Article By: Josh Light
Last week I talked about the creation and testing of a Fear Machine (or non-localized transient inducer.) What I failed to suggest is the existence of ‘fear machines’ or ‘fear cages’ that occur through a feat of bad wiring, inopportune location, or other odd quirk. So what’s a paranormal investigator to do when investigating such spots? Break out the tin foil hats, of course!
A few years back we were working on a case called “The Sickness,” in which the client and family members became ill whenever they were home. The client had initially talked to another group, GPPS, who suggested to us that the problem might be either carbon monoxide poisoning or EMF. Having worked with the group once before (“Underground Railroad” case), we saw this investigation as an excellent testing ground for a few experiments. Some of the carbon monoxide testing was shown in the episode (thanks to my friend Stef, former employee at Industrial Scientific, and Bruce Thomas the very thorough home inspector at A-Z Tech), but the EMF testing was left by the wayside.
In short, the EMF levels were horrible in the house. There was also a slower frequency component—the EMF meter ‘pulsed’ about twice a second—in an area that was known to have high levels of paranormal activity. This could have been a coincidence rather than a correlation. We needed to see what would happen if the levels of EMF were reduced in that particular area. We needed a guinea pig, a willing sacrifice on the altar of science.
We needed Heather Taddy.
Everyone in PRS seemed to be afflicted with something during this case. Dizziness, incoherent thought, headaches, and nausea all plagued the group. So any of us could have volunteered, but it seemed as though Taddy felt the brunt of it. So we set to build a Faraday cage to test whether or not EMF was a contributing factor.
A Faraday cage is, more or less, a box that blocks EMF. With the foresight gleaned from GPPS, we had started to build one the day before we left for the sickness. Materials list is fairly short: 16 4′ pieces of PVC pipe, 8 5.5′, 24 PVC elbows, 6 solar blankets, 5′ of bare wire, 4.5′ X 40′ aluminum mesh, a ground extension cord, a few dozen zip ties, and a bit of black spray paint—for panache.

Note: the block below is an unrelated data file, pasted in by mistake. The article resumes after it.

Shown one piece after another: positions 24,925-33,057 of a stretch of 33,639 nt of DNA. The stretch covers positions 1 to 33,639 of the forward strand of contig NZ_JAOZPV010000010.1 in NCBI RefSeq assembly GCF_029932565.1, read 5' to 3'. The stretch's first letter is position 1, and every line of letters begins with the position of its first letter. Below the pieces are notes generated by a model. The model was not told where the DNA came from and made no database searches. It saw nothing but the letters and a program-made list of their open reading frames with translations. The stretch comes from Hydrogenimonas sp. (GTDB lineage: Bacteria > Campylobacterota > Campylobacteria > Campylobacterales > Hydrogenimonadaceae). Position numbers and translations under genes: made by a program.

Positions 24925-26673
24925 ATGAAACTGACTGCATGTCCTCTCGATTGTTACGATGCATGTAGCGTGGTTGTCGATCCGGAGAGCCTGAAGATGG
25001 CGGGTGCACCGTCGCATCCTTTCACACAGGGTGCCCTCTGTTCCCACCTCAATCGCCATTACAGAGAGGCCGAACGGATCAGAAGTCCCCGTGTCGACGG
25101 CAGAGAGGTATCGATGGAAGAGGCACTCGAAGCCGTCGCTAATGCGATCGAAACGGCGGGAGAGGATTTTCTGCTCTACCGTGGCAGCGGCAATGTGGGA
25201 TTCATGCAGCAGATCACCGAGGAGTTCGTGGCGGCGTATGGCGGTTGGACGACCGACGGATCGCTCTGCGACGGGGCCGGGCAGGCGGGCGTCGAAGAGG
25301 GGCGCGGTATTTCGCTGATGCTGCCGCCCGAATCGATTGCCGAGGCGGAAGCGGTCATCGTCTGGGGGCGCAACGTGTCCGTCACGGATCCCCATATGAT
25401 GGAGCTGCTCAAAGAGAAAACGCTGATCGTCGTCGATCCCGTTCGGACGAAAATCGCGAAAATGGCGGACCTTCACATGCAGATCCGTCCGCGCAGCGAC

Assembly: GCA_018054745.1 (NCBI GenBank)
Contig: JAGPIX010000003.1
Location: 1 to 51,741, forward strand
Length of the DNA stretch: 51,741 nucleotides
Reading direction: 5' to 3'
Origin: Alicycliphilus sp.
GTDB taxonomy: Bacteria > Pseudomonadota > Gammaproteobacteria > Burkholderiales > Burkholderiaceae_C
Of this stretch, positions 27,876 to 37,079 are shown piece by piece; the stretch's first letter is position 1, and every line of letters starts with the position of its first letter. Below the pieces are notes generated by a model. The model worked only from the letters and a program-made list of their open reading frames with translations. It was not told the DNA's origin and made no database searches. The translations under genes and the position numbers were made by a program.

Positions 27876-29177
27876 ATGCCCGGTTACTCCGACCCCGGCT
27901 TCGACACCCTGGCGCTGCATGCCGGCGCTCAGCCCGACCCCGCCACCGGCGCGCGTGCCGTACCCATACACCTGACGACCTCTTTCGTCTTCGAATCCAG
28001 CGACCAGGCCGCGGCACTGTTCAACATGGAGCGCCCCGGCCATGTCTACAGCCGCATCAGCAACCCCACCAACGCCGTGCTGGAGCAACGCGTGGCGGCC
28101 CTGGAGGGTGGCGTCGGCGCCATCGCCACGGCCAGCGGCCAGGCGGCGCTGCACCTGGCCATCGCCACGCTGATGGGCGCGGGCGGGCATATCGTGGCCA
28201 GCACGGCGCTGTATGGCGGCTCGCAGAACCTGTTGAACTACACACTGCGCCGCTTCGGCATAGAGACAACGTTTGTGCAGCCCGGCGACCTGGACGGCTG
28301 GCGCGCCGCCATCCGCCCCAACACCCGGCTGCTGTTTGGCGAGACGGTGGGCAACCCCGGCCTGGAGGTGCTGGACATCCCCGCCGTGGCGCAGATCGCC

Spray paint the pipes and elbows. Next assemble four 4′ X 5.5 sides out of the pipes and elbows. Now assemble the two 4′ by 4′ sides. Cover each frame in aluminum screen with at least a 3 inch overlap. Secure these to the frames with zip ties. Use sections of wire to hinge the four 4′ X 5.5′ tall walls together (with the 5.5 foot sections parallel), leaving the fourth side open for access (for a total of three connecting points.) Cover all four sides with solar blankets in a continuous fashion—no gaps or holes—with the exception of the unhinged portion of the frame. Secure all blankets with tape. Cover the two 4′ X 4′ sections.
Transport the cage to the location of your choice. Place one 4′ X 4′ section on the floor. Place four sections atop this base. Top with remaining 4′ X 4′ side. Using one wall of the Faraday cage as a door, a test subject can be admitted to the space. Tape all remaining gaps and attach the ground wire of the extension cord to the cage. Remove all pins on the cord plug other than ground. A note of caution: verify that the ground of the location is correct BEFORE PLUGGING IN the electrical cord. If you are unsure of how to do this, please consult with an electrician for safety or DO NOT ATTEMPT THIS PROJECT.
Probably should have said that at the beginning, I suppose.
Plug in the cord and confirm that your victim is not being electrocuted. In our case, Taddy was doing just fine. As the gaps were filled, she slowly lost phone service—a telltale sign that the cage was working properly—and, after a few minutes, she began to feel better. Huzzah! Of course, we needed a control for the test as well. As such, we placed Katrina in a chair next to the Faraday cage. As a result, she soon developed a headache that we were able to attribute to EMF. Such is the price for science.
Unfortunately, there were some side effects. The cage is composed of solar blankets on all sides. As a result, it quickly became quite stuffy inside. In addition, there wasn’t much in the way of fresh air coming through, making long term experiments something of an issue. Then there’s the psychological aspect: it’s rather difficult to have a blind study in a Faraday cage between the sight and sound of it.
While this seems to have worked rather well, I encourage others to build a Faraday cage for themselves and field test it. This is just one data point—we need many more to determine just how effective it is and how it can be best utilized on an investigation.
Want to see the Faraday cage in action? Visit the membersprs YouTube channel: